Saturday, September 11, 2010

The Sweet Side of the Moon

Last night, we dined out at Kirin Chinese Dining. IT WAS AMAZING. Well, it is the only acceptable Chinese fine dining in Bonifacio High Street anyway. I'll tell you about it next time. haha
Be sure to watch out for it: Kirin vs. Shanghai Bistro vs. Peking Garden: The Battle for the Best Chinese Fine Dining Restaurant.

Anyway, I had to tell you about it, because it was where I got my Mooncake craving fix.

'Cos see, Mooncakes are apparently everywhere.
Just last week, when we dined out at Banana Leaf Asian Cafe, we were offered the same scrumptious treat.
But my dad refused so :(
Well he does have a point, the one they're selling at such restaurants are way too expensive, with just the exact same goodness and quality compared to the cheaper Mooncakes of Ongpin.

Although, you can never go wrong with their presentation:

They are very well crafted as so, since they are usually sent out as gifts.

After much prodding, my dad eventually gave in. By the way, Kirin is a sister company of Banana Leaf, hence, they offer the exact same Mooncakes.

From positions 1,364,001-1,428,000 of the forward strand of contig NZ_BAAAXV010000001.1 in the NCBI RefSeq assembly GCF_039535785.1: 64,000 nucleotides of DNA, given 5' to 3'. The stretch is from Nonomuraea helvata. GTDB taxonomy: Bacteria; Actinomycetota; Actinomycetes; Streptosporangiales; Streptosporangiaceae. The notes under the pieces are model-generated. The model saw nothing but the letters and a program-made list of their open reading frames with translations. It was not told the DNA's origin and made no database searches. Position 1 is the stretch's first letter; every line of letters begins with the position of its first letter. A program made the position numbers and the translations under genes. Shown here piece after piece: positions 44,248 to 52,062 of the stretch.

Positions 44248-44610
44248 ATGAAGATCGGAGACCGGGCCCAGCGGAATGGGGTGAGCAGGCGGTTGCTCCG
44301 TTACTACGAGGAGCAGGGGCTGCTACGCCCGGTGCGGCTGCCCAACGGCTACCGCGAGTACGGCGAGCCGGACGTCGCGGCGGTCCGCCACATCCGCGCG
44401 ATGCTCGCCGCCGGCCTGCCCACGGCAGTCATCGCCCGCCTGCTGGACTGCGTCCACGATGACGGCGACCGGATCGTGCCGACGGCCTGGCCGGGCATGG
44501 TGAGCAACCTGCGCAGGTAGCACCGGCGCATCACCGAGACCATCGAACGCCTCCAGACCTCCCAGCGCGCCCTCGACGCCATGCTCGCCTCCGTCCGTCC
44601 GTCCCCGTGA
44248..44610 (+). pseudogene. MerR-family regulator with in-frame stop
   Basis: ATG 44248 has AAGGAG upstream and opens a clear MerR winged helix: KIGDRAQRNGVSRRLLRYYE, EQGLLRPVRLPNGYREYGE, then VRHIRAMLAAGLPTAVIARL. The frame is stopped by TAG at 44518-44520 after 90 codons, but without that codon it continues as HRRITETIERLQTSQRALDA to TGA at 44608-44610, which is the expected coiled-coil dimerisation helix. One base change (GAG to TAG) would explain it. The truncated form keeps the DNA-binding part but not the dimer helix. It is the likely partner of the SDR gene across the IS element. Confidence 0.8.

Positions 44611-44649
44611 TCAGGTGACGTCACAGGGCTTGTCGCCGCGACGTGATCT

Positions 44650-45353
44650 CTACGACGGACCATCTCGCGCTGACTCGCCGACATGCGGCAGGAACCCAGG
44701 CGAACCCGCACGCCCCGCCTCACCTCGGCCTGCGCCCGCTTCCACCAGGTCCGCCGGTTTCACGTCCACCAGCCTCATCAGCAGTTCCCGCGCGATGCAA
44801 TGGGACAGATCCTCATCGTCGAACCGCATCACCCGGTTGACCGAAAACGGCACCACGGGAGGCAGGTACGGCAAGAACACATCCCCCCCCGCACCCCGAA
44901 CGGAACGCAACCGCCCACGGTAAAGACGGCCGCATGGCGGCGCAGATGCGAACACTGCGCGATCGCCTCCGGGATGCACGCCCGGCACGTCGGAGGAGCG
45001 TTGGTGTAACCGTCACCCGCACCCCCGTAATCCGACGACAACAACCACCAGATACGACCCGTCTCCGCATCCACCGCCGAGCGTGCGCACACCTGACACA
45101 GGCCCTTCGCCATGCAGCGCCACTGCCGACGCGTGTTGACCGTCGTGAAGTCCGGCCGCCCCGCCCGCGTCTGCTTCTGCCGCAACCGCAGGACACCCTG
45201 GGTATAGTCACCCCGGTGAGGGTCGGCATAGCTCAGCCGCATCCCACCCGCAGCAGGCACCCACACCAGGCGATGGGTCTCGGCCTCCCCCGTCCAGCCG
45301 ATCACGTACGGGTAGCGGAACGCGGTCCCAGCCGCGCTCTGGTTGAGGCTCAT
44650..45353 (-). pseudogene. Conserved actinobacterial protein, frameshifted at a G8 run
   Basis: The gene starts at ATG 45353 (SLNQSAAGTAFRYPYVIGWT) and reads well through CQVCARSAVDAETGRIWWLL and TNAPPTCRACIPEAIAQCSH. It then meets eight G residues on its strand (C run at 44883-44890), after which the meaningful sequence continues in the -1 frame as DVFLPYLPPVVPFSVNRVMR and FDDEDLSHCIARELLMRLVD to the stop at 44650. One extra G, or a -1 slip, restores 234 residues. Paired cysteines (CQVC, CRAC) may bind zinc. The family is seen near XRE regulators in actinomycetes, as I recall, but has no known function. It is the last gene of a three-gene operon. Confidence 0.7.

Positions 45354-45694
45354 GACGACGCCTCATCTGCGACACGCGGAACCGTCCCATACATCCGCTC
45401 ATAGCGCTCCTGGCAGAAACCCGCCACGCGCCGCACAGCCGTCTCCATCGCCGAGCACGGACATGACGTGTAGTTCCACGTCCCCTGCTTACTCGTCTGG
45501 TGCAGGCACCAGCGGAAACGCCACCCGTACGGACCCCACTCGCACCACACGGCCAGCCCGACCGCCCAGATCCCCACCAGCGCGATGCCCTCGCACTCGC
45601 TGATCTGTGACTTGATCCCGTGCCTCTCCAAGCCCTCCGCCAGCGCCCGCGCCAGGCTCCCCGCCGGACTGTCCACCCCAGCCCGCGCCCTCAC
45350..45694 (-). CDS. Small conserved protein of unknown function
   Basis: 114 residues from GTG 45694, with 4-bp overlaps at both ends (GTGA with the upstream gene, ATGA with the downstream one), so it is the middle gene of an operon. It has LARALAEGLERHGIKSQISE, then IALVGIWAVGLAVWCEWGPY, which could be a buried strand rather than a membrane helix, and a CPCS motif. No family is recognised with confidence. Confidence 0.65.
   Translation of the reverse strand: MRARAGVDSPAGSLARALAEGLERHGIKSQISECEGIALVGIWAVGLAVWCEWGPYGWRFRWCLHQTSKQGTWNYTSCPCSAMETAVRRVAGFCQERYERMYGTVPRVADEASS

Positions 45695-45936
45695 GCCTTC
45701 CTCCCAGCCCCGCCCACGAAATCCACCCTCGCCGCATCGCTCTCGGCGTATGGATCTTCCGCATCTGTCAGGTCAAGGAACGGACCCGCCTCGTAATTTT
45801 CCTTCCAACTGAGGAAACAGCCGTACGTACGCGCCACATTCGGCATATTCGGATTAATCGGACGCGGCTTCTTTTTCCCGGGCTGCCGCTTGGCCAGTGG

For 888 pesos, they offer 4 Mooncake flavors: White Lotus Seed Paste with Egg Yolk, Pineapple Paste Moon, Sweet Corn Paste with Nuts, and Red Bean Paste with Nuts and Egg Yolk.

They were all really good, of which every Mooncake are supposed to be like, given that they are very expensive.
But the one that appealed to me the most was

White Lotus Seed Paste with Egg Yolk

I know, in layman's term it might be: an oversized hopia with a salted egg yolk in the core.
But to me, it was like falling in love, or going on that first date.
...must buy some more.

So, apparently, Mooncakes are everywhere because it is almost Mooncake Festival.
Mooncake Festival is celebrated usually on the 15th day of the 8th lunar month in the Chinese calendar. So this year, it falls on September 22, 2010.

It was during the Yuan dynasty, that China was ruled by the Mongolian people. Leaders from the preceding Sung dynasty were unhappy at submitting to foreign rule, and set how to coordinate the rebellion without it being discovered.
The leaders of the rebellion, knowing that the Moon Festival was drawing near, ordered the making of special cakes.
Backed into each moon cake was a message with the outline of the attack.
On the night of the Moon Festival, the rebels successfully attacked and overthrew the government.

And so, Mooncakes are eaten to commemorate this legend.

Chinese or not, even if you are not a very traditional type of person, why miss the chance of eating Mooncake and drinking tea while looking at the moon?
Seriously, WHY? Mooncakes symbolize togetherness in a family, and have I mentioned already? IT IS VERY DELICIOUS.